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Choosing Images For Your Site


Images containing people and/or animals

When an image contains a face, there are a few things you might like to keep in mind...

Direction of Gaze

When observing another individual, it would appear that humans are naturally inclined to follow the direction of their gaze. Perhaps this is an evolutionary measure tapped into our survival. In any case, we can use it to our advantage when combining images with information. If you take note of your eye movements in the two examples below, you will see that your eye is drawn to different areas.

Nike Women

Above: This screenshot from the Nike website demonstrates how by following the direction of the person's gaze, your eye can automatically be directed towards the most important information on the page.

Nike Women

Above: Here is a screenshot from the same website in which the head is in the same rough location, but the face is cast downwards slightly. This subtle change results in the user most likely noticing the buy button (and also the Facebook "like" button) before scanning up to read the headline.

American Bird Conservancy

Above: This phenomenon is not just true of human subject matter. We tend to follow the direction of any kind of face whatsoever. In this screenshot from the American Bird Conservancy website, our gaze is directed towards the donation button in the top right corner.

American Bird Conservancy

Above: And here is the same website again. This bird is clearly pointing us in the direction of the logo and the headline below it.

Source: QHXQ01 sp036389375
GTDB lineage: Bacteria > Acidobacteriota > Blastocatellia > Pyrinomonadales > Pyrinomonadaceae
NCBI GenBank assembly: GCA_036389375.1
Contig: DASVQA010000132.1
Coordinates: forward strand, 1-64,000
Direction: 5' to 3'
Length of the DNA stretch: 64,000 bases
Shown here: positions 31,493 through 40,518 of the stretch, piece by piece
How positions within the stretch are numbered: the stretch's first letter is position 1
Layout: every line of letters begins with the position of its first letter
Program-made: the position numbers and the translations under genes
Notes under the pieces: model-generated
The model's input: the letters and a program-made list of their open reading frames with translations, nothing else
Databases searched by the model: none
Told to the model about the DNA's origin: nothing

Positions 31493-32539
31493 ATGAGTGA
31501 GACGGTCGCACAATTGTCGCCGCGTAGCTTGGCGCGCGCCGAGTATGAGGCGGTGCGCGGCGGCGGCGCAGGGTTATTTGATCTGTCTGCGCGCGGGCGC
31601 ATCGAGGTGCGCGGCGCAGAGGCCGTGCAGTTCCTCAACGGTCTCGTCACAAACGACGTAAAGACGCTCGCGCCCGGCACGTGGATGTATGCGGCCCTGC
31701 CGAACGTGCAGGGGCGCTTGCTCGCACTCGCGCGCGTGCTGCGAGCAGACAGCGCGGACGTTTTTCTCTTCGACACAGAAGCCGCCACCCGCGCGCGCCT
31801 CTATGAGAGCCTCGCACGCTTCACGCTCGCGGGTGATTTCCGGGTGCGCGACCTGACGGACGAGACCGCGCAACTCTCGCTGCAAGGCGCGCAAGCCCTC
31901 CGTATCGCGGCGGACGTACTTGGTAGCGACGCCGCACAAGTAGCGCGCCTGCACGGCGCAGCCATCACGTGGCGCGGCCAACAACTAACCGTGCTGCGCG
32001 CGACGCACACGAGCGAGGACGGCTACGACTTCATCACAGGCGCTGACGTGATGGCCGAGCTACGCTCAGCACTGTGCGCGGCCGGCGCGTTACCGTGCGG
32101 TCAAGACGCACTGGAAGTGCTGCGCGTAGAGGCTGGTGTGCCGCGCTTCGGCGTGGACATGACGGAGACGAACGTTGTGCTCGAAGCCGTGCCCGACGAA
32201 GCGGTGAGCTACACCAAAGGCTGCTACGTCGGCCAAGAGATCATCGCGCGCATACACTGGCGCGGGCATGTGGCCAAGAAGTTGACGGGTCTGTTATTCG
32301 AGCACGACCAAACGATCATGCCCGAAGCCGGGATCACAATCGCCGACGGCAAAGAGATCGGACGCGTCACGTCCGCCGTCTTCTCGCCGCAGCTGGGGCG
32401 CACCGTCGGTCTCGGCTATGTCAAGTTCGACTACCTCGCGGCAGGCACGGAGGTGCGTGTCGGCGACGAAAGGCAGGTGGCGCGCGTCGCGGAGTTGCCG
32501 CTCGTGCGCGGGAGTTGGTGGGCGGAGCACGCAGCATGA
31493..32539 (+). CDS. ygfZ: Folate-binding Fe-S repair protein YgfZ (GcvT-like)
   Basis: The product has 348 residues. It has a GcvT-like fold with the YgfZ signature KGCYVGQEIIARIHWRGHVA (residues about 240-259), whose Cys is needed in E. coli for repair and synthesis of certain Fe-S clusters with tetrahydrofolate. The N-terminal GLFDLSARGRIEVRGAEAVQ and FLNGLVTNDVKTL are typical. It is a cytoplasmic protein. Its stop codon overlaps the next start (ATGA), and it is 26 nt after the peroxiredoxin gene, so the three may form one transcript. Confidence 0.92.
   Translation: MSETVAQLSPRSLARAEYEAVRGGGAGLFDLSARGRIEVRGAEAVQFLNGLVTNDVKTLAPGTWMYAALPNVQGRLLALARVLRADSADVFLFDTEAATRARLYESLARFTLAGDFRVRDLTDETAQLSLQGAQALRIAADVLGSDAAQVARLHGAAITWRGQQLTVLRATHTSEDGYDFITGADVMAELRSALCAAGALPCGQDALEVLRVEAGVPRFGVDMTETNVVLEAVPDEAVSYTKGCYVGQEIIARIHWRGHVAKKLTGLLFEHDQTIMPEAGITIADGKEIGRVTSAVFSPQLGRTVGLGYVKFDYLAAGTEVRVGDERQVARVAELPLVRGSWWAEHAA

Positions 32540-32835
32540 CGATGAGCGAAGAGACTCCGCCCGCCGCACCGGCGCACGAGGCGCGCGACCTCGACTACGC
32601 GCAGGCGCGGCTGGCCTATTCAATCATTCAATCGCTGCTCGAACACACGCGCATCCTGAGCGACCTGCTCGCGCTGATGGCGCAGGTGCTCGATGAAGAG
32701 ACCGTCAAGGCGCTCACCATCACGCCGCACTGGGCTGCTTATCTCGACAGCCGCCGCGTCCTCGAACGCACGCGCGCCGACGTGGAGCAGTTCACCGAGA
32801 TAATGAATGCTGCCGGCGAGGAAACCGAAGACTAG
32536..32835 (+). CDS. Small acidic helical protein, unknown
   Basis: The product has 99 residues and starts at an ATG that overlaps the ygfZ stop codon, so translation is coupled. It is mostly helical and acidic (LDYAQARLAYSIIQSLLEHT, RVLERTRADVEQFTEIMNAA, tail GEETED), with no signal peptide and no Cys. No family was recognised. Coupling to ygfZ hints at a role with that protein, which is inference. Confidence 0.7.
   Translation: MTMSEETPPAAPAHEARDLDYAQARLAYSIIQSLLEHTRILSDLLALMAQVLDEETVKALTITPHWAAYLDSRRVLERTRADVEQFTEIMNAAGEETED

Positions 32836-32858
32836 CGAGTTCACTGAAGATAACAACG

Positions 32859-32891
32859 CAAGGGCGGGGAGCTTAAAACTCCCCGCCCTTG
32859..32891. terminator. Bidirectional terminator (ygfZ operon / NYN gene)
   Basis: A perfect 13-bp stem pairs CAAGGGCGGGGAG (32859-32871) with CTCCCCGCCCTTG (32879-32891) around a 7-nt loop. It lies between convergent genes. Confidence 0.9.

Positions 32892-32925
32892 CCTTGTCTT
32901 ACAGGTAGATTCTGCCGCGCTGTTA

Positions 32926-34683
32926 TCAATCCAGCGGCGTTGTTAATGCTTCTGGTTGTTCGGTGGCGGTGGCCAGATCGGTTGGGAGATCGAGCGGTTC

The Metropolitan Museum of Art

Above: Just to prove this device really does apply to all types of faces, here is a screenshot from The Metropolitan Museum of Art which shows an ancient sculpture looking obediently at the text on the left.

Body Language

Body language doesn't just work in real life. We are constantly "reading" other humans movements and positioning whether they appear to us in three dimensions or only two. If you had to select an image below to represent honesty, which would you pick?


Above: Both of these photographs are fashion shots from the Levi's website. Generally speaking, in terms of body language the crossing of arms can be seen to be a defensive manouvre. In contrast, the model on the right looks more outgoing and is communicating a sense of fun.


It can often help to draw in your audience when they can see their own likeness reflected back at them. It tells them in an instant that your site is relevant and that they are in the right place.




Above: The three screenshots above are from the Kellogg's website. The rotating slideshow samples a cross-section of the breakfast food giant's target market, making sure to visually represent families of various ethnicities.


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